Congratulations to Union members at Joseph Abboud Mfg. in New Bedford! The UMass Dartmouth Labor Education Center has chosen them to receive the Unsung Hero Award at this year’s Arnold M. Dubin Awards. Workers at Joseph Abboud – who typically are making suits and jackets – switched to making face masks early in the pandemic. The City of New Bedford gave these masks away for free to residents to keep them safe, and to keep the local economy afloat.
We spoke with Local 377C leaders Jason Bergeron and Ana Pacheco to learn more about the experience. Primarily, they and their co-workers felt proud to see their masks being worn by fellow community members both near and far. Local President Jason Bergeron noted the national importance of their work. New Bedford was the first city in America to offer masks. Without their work, the city’s ports and essential services may have been shut down.
Local Vice President Ana Pacheco later commented on the importance of local production. Shops like theirs make it easier to care for the community and provide what’s needed. By producing locally, New Bedford was able to contain the spread of COVID-19 faster than elsewhere.
We’re updating all of our contacts so we can keep in touch! This will help with:
Mobilizing for actions
Hearing your feedback
If you haven’t already, Please click the link below to fill out our contact update form:
We’ve all been through a difficult year. We truly hope that everyone remains safe and healthy into the future.
As a reminder, everyone is eligible to receive their vaccine – you too! COVID-19 vaccines are free with no insurance needed. The process is quick, painless, and brings us closer to returning to normal. Please protect yourself, your family, and your community as soon as you can.
CONGRATULATIONS! Members at Crown Uniform Linen have ratified their new collective bargaining agreement which includes big wins.
Yearly raises over the life of the contract
Differential and longevity pay
No increases to the cost of health insurance over the life of the contract
The New England Joint Board Podcast:
This month’s episode of the New England Joint Board Podcast features a conversation with union member Otto Herrera. Otto works as a saute chef with Sodexo at Curry College.
We want to be using the platform of this podcast to highlight the work that our members are doing. Otto has been an active Union member for six years now, and he’s become a strong voice for the Union. We’ll hear from him what it’s like to work in food service on a college campus, what the pandemic was like at his workplace, and the importance of solidarity in the Union.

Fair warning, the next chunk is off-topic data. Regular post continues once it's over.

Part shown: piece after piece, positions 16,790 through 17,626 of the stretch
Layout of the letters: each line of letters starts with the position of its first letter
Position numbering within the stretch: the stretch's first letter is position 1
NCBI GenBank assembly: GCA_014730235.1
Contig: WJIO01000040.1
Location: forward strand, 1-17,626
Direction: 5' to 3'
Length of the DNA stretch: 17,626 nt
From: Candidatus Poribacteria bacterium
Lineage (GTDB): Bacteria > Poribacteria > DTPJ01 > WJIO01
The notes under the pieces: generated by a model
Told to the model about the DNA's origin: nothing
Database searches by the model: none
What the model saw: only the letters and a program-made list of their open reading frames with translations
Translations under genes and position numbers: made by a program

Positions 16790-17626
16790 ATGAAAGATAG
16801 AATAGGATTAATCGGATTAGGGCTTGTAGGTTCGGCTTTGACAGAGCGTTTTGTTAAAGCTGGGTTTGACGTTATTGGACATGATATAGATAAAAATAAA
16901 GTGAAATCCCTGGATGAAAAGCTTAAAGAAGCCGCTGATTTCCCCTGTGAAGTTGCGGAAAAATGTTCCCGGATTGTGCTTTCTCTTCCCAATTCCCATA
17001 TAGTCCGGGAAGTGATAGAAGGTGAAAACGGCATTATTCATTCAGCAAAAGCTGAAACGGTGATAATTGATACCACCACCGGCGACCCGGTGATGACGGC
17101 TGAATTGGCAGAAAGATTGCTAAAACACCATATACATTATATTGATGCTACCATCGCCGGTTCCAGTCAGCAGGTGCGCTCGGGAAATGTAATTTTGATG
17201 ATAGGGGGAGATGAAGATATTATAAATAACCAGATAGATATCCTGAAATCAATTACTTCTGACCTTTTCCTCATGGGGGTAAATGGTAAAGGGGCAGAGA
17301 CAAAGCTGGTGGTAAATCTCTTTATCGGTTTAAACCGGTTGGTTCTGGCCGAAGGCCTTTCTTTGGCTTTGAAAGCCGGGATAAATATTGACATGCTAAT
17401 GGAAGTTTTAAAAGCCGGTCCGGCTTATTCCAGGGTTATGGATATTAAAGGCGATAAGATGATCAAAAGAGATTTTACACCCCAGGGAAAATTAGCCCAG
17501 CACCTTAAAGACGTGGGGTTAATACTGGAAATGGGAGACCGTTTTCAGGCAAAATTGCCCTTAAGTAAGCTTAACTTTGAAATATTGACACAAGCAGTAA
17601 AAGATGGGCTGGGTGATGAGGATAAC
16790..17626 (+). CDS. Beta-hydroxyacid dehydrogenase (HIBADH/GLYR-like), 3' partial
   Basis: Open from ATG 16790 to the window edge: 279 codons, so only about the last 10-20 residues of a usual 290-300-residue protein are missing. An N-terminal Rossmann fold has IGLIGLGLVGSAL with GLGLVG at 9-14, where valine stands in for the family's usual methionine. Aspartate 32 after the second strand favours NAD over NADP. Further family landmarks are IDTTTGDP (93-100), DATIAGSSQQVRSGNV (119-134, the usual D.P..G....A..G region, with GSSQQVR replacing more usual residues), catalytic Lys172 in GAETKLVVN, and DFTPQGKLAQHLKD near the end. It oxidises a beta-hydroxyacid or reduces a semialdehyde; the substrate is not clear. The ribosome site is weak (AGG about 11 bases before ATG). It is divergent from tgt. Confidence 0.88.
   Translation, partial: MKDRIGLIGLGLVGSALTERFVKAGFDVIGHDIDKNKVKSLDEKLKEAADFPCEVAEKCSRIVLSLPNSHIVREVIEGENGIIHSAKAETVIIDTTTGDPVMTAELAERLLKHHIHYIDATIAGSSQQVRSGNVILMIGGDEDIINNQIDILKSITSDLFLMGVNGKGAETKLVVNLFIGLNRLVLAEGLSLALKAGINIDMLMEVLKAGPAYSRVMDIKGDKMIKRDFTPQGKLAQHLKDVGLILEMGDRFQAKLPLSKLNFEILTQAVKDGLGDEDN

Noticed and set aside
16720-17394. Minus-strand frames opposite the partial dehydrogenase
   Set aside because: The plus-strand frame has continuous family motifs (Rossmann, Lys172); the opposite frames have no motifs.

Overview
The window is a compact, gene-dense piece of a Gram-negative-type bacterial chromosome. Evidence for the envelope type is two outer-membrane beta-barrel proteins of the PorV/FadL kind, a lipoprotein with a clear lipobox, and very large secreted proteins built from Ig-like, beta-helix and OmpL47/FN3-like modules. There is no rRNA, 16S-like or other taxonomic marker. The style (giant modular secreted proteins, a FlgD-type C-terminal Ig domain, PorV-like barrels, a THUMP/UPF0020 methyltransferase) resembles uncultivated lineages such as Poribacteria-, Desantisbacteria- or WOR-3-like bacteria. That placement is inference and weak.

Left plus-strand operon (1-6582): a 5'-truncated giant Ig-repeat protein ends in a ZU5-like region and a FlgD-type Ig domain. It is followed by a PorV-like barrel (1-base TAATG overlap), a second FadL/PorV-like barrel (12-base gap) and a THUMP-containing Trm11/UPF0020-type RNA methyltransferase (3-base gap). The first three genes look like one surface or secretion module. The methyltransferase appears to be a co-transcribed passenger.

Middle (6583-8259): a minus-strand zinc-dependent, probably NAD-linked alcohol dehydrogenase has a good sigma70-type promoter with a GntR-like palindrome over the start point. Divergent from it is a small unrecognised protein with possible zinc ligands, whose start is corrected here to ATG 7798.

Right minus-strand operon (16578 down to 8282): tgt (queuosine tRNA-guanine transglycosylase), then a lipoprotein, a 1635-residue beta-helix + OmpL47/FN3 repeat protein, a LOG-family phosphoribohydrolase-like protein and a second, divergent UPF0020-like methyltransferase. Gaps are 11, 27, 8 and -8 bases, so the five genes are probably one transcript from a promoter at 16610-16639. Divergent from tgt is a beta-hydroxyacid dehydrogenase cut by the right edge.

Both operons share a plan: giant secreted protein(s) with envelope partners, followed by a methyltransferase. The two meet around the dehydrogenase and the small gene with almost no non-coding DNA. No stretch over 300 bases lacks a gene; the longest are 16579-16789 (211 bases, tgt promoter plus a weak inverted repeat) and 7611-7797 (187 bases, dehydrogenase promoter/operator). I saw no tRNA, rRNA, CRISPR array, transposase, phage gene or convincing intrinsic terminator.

If you would like to have your work featured in a future episode, please reach out and let me know!
Employees at Harvard Square coffee chains Pavement Coffeehouse and Darwin’s Ltd. have moved to unionize in recent months as the stores seek to recover from the Covid-19 pandemic. Workers at both Pavement and Darwin’s declared their intentions to unionize after delivering a letter to their companies in June and September, respectively.
New England Joint Board UNITE HERE, which represents both unions, said that the union at Darwin’s has been voluntarily recognized by the company and will now move to formulate the intended aims of the union.
“In one small corner of the food service and drinking places sector, cafes and coffee shops have recently emerged as a bright spot for unionism.” “Employees at Colectivo Coffee narrowly won representation this August for roughly 400 colleagues at the chain’s Wisconsin and Chicago locations, following a long and drawn-out campaign that workers accused management of attempting to upend. And that success came on the heels of voluntary recognition for the eight-unit coffee chain Pavement in Massachusetts, which organized in June with UNITE HERE’s New England Joint Board.”
“Annina Kennedy-Yoon, a self-identified Generation Z barista and member of the organizing committee at the four-unit chain Darwin’s Ltd. in Cambridge, Massachusetts, recounted complaining with her friends and co-workers that she probably will ‘work until I die to just barely afford an apartment,’ adding, ‘I think a lot of younger people are realizing that and saying, ‘No, I don’t want to do that anymore.’’”
“In the last month before the Boston mayoral general election, candidates Michelle Wu and Annissa Essaibi George are vying for key endorsements to solidify their respective campaigns. As of Oct. 7, Wu received more than 50 endorsements mostly from elected officials, advocacy organizations and unions. Essaibi George has 14 endorsements listed on her campaign website, mostly from unions.”
“The union UNITE HERE New England Joint Board chose to endorse Wu in June based on how her progressive policy matched their needs for protections, looking especially at working conditions for immigrants, women and people of color, said communications and political director for NEJB, Mitchell Fallon. ‘We really look to Michelle as someone who isn’t just thinking so specifically about the City of Boston but the impacts that the City of Boston has on the region and on the Commonwealth and on a national stage,’ Fallon said. ‘[Boston] can be a powerhouse in creating solutions on these issues as well, and that’s what Michelle Wu really brings to the table.'”
It’s Voting Time – Tuesday, November 2nd!
After winning in neighborhoods all across the city of Boston, New England Joint Board UNITE HERE’s endorsed candidate for Mayor, Michelle Wu, will be advancing to the general election on November 2nd.
Please watch this video of Michelle Wu speaking about our union’s legacy and future. Your place in the union and in the labor movement is being recognized at all levels. Please consider supporting Michelle Wu in the final election for the Mayor of Boston, either by your vote or financial contribution.